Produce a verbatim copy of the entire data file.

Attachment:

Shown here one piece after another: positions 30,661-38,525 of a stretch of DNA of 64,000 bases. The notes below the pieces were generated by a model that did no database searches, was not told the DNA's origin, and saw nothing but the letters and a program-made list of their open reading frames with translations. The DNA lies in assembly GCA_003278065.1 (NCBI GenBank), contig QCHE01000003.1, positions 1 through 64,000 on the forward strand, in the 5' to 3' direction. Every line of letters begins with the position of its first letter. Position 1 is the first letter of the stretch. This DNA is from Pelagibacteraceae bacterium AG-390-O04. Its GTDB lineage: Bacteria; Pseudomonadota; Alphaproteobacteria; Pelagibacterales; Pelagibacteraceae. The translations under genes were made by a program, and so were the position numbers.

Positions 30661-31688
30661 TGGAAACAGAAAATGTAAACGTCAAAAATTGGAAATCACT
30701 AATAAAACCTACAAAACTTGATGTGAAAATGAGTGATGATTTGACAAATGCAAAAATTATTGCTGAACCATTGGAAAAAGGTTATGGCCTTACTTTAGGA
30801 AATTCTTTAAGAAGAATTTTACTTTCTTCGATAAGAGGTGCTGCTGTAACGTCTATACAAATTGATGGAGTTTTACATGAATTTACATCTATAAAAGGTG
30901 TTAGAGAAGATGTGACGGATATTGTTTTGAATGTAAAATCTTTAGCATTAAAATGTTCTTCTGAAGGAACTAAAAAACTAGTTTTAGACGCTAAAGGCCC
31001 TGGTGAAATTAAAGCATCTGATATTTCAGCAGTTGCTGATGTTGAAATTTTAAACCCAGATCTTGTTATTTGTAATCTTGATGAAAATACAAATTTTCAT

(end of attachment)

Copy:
Shown here one piece after another: positions 30,661-38,525 of a stretch of DNA of 64,000 bases. The notes below the pieces were generated by a model that did no database searches, was not told the DNA's origin, and saw nothing but the letters and a program-made list of their open reading frames with translations. The DNA lies in assembly GCA_003278065.1 (NCBI GenBank), contig QCHE01000003.1, positions 1 through 64,000 on the forward strand, in the 5' to 3' direction. Every line of letters begins with the position of its first letter. Position 1 is the first letter of the stretch. This DNA is from Pelagibacteraceae bacterium AG-390-O04. Its GTDB lineage: Bacteria; Pseudomonadota; Alphaproteobacteria; Pelagibacterales; Pelagibacteraceae. The translations under genes were made by a program, and so were the position numbers.

Positions 30661-31688
30661 TGGAAACAGAAAATGTAAACGTCAAAAATTGGAAATCACT
30701 AATAAAACCTACAAAACTTGATGTGAAAATGAGTGATGATTTGACAAATGCAAAAATTATTGCTGAACCATTGGAAAAAGGTTATGGCCTTACTTTAGGA
30801 AATTCTTTAAGAAGAATTTTACTTTCTTCGATAAGAGGTGCTGCTGTAACGTCTATACAAATTGATGGAGTTTTACATGAATTTACATCTATAAAAGGTG
30901 TTAGAGAAGATGTGACGGATATTGTTTTGAATGTAAAATCTTTAGCATTAAAATGTTCTTCTGAAGGAACTAAAAAACTAGTTTTAGACGCTAAAGGCCC
31001 TGGTGAAATTAAAGCATCTGATATTTCAGCAGTTGCTGATGTTGAAATTTTAAACCCAGATCTTGTTATTTGTAATCTTGATGAAAATACAAATTTTCAT